First, some studies suggest that different types of vigilance regulation are linked to psychopathological syndromes confirming the idea that there is a relation between EEG vigilance stages and major depressive disorder (Hegerl & Hensch, 2014; Hegerl, Wilk, Olbrich, Schoenknecht & Sander, 2012; Olbrich et al., 2012; Schmidt et al., 2016). For example, in line with the assumption that the most stable EEG vigilance regulation patterns are markers of depression, Olbrich et al. (2012) observed an increased number of high EEG vigilance stages in individuals with major depressive disorder compared to healthy controls. They argue that withdrawal and sensation avoidance in depression is a reaction to be chronically in high vigilance state. Hegerl et al. (2012) demonstrate that a hyperstable vigilance regulation is observed in individuals with major depressive disorder in which, as one of its characteristics, there is missing or delayed decline in vigilance. The results of their study confirm that during rest, compared to control group, depressed patients show less and delayed declines to lower vigilance stages. They also noted that hyperstable vigilance regulation could be related to constant inner tension and inability to relax observed in depressed patients. Schmidt et al. (2016) also reached a similar result. Their study supported the idea of hyperstable vigilance regulation in depression. They demonstrate that depressed individuals show fewer declines to lower EEG vigilance stages and mostly are in the high EEG vigilance stages.
Here, alpha wave (8–12 Hz) can be a reliable measure of vigilance (e.g., De Gennaro, Ferrara, & Bertini, 2001; De Gennaro et al., 2005; Olbrich et al., 2009). So, an increase in alpha wave in the frontal lobe is known as a marker of decreased vigilance (De Gennaro et al., 2005; Olbrich et al., 2009). The relation between high EEG vigilance and depression can also be indicative of the relation between frontal alpha asymmetry and depression (Allen & Reznik, 2015; Cantisani et al., 2015; Choi, Chi, Chung, Kim, Ahn & Kim, 2011; Jesulola, Sharpley, Bitsika, Agnew, & Wilson, 2015; Vogt, Schneider, Brümmer, & Strüder, 2010). The difference between electrical activity in the left and right frontal lobes during rest under EEG assessment, that is, frontal lobe asymmetry (FLA) (Henriques & Davidson, 1990, 1991, 1997; Jesulola et al., 2015), may be a neurophysiological biomarker of depression risk (Allen & Reznik, 2015; Gollan et al., 2014; Stewart, Bismark, Towers, Coan & Allen, 2010). It is proposed that electrical activity in the left prefrontal cortex is related to approach behaviors, that is, engagement with pleasant stimuli (Davidson, 1998), and activation of the right prefrontal cortex is related to withdrawal behaviors, that is, disengagement with or avoiding aversive stimuli (Sutton & Davidson, 1997). Thus, hypoactivation of the left frontal lobes is associated with some symptoms of depression, for example, anhedonia (Trew, 2011), and hyperactivation of the right prefrontal regions is associated with hypervigilance, behavioral inhibition, and withdrawal (Sutton & Davidson, 1997). Depressed individuals show relatively greater electrical activity in the right frontal lobe than in the left frontal lobe (Allen, Urry, Hitt & Coan, 2004; Baehr, Rosenfeld, Baehr & Earnest, 1998; Carvalho et al., 2011; Deslandes et al., 2008; Gotlib, Ranganath, & Rosenfeld, 1998; Henriques & Davidson, 1990).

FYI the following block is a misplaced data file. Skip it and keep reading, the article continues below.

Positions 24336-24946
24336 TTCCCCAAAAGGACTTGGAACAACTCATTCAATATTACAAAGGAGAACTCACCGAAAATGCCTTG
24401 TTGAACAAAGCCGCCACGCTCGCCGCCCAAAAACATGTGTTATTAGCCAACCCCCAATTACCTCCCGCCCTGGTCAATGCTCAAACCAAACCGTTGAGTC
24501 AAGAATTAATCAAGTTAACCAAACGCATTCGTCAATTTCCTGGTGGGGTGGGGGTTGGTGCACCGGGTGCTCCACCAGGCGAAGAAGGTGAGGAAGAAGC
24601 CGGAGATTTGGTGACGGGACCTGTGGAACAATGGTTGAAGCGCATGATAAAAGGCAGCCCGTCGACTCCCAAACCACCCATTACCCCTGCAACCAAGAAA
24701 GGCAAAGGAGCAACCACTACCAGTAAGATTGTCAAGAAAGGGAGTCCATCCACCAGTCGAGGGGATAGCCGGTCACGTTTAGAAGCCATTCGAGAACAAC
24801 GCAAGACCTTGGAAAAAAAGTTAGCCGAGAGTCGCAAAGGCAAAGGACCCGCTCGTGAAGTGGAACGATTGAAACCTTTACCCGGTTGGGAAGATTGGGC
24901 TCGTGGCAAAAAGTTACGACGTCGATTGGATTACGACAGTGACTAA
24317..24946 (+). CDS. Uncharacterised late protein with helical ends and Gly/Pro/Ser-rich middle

In the above studies, measurement of the differences between electrical activity across frontal lobes in depressed persons is described in terms of alpha power so that high alpha power is indicative of less overall electrical activity (hypoactivation) while low alpha power is indicative of greater overall electrical activity (hyperactivation) (Cook, O’Hara, Uijtdehaage, Mandelkern & Leuchter, 1998; Laufs et al., 2003). Therefore, it can be hypothesized that EEG asymmetry in depression is accompanied by lesser alpha power in the right frontal lobe and greater alpha power in the left frontal lobe.
In sum, taking into consideration that right frontal lobe plays an active role in withdrawal behaviors and becomes more active (lesser alpha power) in depression, it can be concluded that frontal alpha asymmetry is probably associated with an important aspect of all depressive behaviors, that is, withdrawal from uncontrollable aversive stressors (Cantisani et al., 2015; Jesulola et al., 2015). In line with these observations, some studies show that changing frontal asymmetry by repetitive transcranial magnetic stimulation (rTMS) and neurofeedback training can be an effective treatment for major depressive disorder (Baehr et al., 1998; Choi et al.,2011; Mantovani, Aly, Dagan, Allart & Lisanby, 2013; Noda et al., 2013; Peeters, Oehlen, Ronner, van Os, & Lousberg, 2014). Also, it is demonstrated that meditation therapy and mindfulness-based cognitive therapy can have positive effects on depression, mostly by increasing left frontal activity (Barnhofer, Chittka, Nightingale, Visser, & Crane, 2010; Barnhofer et al., 2007; Keune, Bostanov, Hautzinger, & Kotchoubey, 2013; Moynihan et al., 2013).
Secondly, as we saw, Gruberger et al. (2013) suggest that more monitoring processes are associated with more negative mood. They also emphasize the role of dACC in such association. In what follows, we discuss studies which confirm and support the latter claims.